Tangmere solar farm

Koru marketing officer Tegan at the Tangmere solar farm

How can local government cut carbon emissions and boost the green economy?

One option is to directly build solar farms, like the Tangmere Solar Farm our marketing officer Tegan Tallullah visited today. Organised by Sustainable Business Partnership, the event consisted of a guided tour of the 25-acre site and networking with around 40 businesspeople from around Sussex.

The 5MW solar farm, with 18,000 modular solar panels, produces enough clean zero-carbon electricity for between 1,000-1,500 homes per year. It also saves around 2,000 tonnes of carbon per year by replacing dirty energy with clean solar power.

As it was completed in October 2015 when the higher rate of Feed in Tariff was in place, the plant receives money from the government for selling clean energy to the grid, a policy to encourage use of renewables which has now been dramatically scaled back. The solar farm is owned by Your Energy Sussex, a partnership of eight district councils in West Sussex, sparked by their commitment to boost low carbon energy in the county. Their website states:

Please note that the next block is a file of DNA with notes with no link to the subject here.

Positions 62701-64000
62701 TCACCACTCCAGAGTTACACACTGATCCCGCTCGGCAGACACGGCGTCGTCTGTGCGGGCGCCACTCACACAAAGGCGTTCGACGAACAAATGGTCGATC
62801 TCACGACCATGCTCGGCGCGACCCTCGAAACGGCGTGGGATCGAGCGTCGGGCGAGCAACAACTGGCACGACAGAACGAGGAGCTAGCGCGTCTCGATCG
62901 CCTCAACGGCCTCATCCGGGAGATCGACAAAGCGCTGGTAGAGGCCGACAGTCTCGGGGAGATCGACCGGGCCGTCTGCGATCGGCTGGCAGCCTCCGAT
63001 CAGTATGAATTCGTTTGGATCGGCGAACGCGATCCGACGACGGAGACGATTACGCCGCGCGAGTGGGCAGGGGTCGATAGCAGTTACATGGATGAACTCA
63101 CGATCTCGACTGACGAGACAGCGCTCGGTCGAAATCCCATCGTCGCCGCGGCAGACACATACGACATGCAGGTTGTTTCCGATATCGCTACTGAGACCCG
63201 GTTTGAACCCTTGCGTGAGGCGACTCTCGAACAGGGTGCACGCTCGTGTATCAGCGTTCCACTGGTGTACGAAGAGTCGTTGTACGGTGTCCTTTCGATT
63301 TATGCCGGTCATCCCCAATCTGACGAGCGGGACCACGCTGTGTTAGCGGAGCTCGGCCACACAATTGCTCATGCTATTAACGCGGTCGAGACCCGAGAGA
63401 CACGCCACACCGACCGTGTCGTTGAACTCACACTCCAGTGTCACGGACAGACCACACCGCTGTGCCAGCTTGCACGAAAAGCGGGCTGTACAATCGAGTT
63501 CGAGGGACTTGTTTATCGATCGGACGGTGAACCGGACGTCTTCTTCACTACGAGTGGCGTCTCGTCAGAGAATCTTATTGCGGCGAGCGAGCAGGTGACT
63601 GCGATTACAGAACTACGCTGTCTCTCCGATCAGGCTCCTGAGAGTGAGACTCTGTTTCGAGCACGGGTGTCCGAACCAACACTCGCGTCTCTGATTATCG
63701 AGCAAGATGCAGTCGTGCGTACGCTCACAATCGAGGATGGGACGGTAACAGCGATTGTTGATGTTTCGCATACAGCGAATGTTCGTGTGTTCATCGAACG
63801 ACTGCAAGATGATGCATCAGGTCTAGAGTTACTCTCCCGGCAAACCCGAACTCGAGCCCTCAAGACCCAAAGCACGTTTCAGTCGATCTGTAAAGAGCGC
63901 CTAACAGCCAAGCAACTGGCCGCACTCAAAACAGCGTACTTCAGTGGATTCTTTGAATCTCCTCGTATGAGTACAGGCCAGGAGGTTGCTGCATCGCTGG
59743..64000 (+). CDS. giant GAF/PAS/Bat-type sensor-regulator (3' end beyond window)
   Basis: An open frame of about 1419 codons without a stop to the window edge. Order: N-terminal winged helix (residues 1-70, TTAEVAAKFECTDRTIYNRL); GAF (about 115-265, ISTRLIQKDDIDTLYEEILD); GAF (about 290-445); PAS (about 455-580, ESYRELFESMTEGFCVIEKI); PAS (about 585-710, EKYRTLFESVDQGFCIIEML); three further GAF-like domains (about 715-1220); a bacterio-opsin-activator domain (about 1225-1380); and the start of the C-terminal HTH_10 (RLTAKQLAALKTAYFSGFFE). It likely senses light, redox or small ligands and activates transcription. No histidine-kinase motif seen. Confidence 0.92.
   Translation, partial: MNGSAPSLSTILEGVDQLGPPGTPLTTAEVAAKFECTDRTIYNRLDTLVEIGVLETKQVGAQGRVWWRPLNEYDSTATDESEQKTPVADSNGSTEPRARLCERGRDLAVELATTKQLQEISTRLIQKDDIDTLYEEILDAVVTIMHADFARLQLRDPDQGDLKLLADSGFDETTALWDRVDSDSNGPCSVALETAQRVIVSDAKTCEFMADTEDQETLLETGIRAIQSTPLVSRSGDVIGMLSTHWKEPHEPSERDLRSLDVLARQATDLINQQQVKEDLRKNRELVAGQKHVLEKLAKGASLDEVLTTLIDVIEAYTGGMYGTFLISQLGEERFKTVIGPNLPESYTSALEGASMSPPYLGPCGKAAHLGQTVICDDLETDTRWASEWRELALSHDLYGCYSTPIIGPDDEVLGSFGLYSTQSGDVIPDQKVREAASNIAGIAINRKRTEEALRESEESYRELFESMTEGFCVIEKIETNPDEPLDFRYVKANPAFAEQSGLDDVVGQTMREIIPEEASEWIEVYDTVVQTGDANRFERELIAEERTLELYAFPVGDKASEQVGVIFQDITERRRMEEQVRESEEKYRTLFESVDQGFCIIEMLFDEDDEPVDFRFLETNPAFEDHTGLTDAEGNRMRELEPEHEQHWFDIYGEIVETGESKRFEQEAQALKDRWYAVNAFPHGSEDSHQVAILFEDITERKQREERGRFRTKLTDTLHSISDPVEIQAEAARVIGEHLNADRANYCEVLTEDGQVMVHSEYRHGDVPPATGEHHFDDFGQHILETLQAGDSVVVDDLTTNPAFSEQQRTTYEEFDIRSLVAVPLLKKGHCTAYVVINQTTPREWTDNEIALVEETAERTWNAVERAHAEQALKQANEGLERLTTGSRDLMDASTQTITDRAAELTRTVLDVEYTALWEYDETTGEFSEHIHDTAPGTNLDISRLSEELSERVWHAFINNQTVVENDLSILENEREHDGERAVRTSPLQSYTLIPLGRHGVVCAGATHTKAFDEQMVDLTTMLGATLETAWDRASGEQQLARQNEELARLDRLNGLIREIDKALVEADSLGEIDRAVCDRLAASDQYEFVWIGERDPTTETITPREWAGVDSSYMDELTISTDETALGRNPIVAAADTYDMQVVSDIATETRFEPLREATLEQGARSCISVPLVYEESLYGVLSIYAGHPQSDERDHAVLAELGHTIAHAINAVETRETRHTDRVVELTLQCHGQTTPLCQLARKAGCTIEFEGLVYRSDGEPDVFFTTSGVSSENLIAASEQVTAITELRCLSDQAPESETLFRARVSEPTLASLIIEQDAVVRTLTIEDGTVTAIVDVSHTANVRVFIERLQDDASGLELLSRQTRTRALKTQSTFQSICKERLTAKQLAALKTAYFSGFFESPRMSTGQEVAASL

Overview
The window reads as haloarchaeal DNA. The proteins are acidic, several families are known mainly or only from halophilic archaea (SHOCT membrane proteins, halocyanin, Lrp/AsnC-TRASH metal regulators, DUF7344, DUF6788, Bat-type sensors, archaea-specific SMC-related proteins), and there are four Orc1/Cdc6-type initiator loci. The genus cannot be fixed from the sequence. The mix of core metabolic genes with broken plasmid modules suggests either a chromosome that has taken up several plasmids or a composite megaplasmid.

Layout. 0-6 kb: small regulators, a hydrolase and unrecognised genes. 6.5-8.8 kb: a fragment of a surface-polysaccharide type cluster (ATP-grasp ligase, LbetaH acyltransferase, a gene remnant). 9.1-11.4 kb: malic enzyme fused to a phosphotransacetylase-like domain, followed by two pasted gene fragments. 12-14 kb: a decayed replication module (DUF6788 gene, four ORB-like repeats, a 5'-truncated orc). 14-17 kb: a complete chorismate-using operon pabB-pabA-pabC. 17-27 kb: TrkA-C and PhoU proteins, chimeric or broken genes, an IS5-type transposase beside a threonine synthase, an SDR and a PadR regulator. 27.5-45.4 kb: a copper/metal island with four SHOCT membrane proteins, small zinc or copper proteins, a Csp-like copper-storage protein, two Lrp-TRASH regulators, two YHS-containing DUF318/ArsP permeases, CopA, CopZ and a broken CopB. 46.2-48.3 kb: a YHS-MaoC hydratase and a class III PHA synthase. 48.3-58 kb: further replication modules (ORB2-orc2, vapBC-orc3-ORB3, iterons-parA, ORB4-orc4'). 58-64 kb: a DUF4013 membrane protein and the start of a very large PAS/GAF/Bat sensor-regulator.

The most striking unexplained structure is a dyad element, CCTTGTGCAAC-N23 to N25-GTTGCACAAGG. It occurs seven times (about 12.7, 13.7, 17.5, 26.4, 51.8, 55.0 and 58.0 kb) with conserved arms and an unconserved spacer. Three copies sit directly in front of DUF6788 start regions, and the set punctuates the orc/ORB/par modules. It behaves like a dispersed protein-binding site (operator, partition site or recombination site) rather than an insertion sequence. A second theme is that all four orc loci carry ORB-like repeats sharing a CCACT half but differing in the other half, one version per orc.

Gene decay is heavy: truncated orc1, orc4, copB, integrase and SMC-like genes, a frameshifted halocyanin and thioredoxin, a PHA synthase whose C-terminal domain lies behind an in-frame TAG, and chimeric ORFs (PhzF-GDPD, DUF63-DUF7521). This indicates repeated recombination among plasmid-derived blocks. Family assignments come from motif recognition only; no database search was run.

"The development made economic sense for West Sussex County Council as site owners. Over the life of the project the feed-in-tariffs generated by selling energy back to the National Grid will pay for the development within ten years and earn £10.8 million over 20 years." 

Now the Feed in Tariff is at 'negligible' levels, the sector is having to adapt to the new market reality and explore new business models to make projects profitable without subsidy. Your Energy Sussex clearly have a way to make it economic, as they are planning a new solar farm on an old landfill site in West Sussex, starting work in 2017. Solar costs continue to fall sharply, and industry actors understand the need to compete equally in the market. However many still feel the rug was ripped from under them without a smooth transition off the subsidy. This seems particularly unfair given that fossil fuels still have generous subsidies after 150 years of market maturity - not to mention their known climate risks.

Still, projects like this one are an inspiring example of what local government can proactively do to grow the low carbon economy. A real success story.